The role of antibiotics in preventing infection and its complications in dental surgical procedures

Elham Torof, Hana Morrissey, Patrick Ball

Research output: Other contribution to conferenceAbstractpeer-review


Introduction: Antibiotic prescribing practices in dental procedures vary widely, including the type of antibiotic, route of administration, timing, and course length.
Objectives: This study aimed to determine the scientific evidence to support the use of antibiotics in reducing postoperative infections after third molar extraction (M3) and dental implant placement (DIP).
Methods: The study used two main designs: a systematic review and meta-analysis of randomised controlled clinical trials and a survey of practising dental professionals to determine their actual practice and opinions relating to antibiotic use.
Results: The results of the study showed that the use of prophylactic antibiotics was statistically significant in preventing infection in both M3 extraction (p< 0.001) and DIP (p< 0.001) procedures. However, the prevention of other complications, such as dry sockets, was not statistically significant in either procedure (M3 extraction: p= 0.34; DIP: p= 0.96), and the NNT was larger than 5 in both cases (M3 extraction: 17 and DIP: 14), which suggests that the intervention was not sufficiently effective to justify its routine use. Antibiotic adverse effects were insignificant in M3 extraction (p= 0.88) or DIP (p= 0.63) procedures. The NNH for M3 extraction was 55, while for DIP, it was 528. This suggests that while antibiotics may pose a small risk of harm, it is not significant enough to outweigh the potential benefits of using antibiotics when necessary.The survey of dental professionals revealed that 42% of respondents discouraged the prophylactic use of antibiotics in M3 extractions for patients without systemic conditions, preferring to use antibiotics postoperatively when required. However, 57.9% of respondents supported the short-term use of antibiotics (5‒7 days) in M3 extraction and 53% in DIP placement for patients without a relevant medical history. Additionally, dentists reported the negative impact of heavy smoking and oral parafunctional behaviour on DIP success. Based on the calculated NNT, using prophylactic antibiotics to prevent infection in M3 extraction and DIP interventions was insufficient to justify its routine use in patients without underlying medical conditions. This conclusion aligns with the fourth European Association for Osseointegration Consensus in 2015. The study suggests that clear clinical assessment pathways are necessary to prevent the unnecessary use of antibiotics, considering the patient's dental risk factors, physical risk factors, other health determinants, and demographics. Furthermore, future research comparing patients with and without underlying medical conditions is necessary, and a standardised dental infection clinical trial design and protocol are required to improve the quality of research and to unify reporting to allow better future systematic reviews.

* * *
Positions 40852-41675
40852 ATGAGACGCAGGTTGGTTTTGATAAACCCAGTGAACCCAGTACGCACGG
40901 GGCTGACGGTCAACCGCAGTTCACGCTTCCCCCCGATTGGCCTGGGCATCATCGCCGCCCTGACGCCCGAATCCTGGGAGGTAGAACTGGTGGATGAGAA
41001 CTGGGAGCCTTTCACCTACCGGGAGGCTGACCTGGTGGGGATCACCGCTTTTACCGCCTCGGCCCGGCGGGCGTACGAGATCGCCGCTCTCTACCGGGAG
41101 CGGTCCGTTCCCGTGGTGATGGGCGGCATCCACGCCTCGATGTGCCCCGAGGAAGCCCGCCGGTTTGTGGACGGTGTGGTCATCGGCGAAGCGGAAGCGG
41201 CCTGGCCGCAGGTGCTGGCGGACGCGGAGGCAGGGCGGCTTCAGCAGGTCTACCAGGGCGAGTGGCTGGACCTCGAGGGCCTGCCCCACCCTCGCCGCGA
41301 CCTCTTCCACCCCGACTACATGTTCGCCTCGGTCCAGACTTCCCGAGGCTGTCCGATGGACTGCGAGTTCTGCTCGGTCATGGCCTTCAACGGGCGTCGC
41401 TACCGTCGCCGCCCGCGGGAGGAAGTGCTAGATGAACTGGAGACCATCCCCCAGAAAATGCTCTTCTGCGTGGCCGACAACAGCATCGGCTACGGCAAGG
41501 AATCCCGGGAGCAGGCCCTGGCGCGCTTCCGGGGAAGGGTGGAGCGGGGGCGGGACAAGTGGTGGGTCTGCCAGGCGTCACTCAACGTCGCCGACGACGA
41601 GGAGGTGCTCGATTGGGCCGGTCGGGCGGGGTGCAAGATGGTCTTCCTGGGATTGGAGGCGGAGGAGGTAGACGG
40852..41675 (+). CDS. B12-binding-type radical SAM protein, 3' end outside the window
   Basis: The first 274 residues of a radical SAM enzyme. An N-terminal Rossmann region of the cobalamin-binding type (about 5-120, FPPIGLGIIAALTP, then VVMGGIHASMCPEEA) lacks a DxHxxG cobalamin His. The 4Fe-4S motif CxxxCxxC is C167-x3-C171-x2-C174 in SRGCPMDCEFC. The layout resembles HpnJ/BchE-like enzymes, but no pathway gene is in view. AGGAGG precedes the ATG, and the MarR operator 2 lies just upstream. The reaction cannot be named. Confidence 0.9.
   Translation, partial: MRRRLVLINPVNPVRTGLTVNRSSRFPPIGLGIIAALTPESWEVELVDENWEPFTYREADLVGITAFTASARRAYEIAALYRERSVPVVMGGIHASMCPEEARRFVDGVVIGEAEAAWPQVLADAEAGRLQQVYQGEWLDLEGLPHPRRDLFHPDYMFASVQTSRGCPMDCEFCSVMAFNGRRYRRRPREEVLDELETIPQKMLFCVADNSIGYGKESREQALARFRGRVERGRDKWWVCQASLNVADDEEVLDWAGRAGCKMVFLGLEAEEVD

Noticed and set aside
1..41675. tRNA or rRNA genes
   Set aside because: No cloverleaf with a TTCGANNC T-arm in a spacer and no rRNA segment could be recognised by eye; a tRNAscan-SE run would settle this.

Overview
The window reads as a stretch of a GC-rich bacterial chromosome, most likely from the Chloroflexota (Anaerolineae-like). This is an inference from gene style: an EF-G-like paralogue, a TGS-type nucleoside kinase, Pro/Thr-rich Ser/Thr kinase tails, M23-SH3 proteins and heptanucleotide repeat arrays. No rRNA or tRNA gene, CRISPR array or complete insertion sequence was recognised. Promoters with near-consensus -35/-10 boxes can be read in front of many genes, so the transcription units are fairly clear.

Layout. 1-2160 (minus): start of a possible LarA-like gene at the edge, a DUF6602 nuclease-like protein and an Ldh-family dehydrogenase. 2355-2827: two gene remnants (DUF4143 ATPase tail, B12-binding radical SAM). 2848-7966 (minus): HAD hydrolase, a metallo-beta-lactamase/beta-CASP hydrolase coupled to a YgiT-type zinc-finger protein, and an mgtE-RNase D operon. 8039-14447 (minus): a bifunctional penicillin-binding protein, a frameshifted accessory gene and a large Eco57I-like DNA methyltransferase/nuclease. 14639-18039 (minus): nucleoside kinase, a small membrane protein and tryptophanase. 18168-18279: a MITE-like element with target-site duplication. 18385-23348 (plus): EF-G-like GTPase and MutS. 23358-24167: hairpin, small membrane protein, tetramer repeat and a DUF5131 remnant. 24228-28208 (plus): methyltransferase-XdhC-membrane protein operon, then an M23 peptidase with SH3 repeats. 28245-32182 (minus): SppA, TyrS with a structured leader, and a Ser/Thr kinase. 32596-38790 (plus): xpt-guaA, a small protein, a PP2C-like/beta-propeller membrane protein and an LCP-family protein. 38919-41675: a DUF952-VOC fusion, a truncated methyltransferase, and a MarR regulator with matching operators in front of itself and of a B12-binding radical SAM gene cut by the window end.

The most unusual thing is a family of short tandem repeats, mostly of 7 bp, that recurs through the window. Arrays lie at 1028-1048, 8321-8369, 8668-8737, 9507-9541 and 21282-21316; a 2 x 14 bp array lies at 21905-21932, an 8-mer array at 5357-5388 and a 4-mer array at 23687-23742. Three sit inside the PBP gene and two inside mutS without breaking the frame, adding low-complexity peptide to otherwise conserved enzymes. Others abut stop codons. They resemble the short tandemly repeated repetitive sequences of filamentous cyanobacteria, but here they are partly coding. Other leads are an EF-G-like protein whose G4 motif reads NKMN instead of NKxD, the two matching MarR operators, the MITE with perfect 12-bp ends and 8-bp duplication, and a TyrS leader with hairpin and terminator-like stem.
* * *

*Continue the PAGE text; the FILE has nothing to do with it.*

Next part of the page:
Conclusions: This study recommends clear clinical assessment pathways to prevent the unnecessary use of antibiotics in dental procedures. The study provides valuable insights into the use of prophylactic antibiotics and highlights the need for evidence-based practice in this area. This study provides a more informed conclusion and recommendations by combining a systematic review, meta-analysis, and a survey of dentists' practice opinions.
Original languageEnglish
Number of pages1
Publication statusPublished - 2023
EventFIP Pharmacy Practice Research summer meeting 2023 - University of Granada, Granada, Spain
Duration: 03 Jul 202304 Jul 2023


OtherFIP Pharmacy Practice Research summer meeting 2023
Internet address


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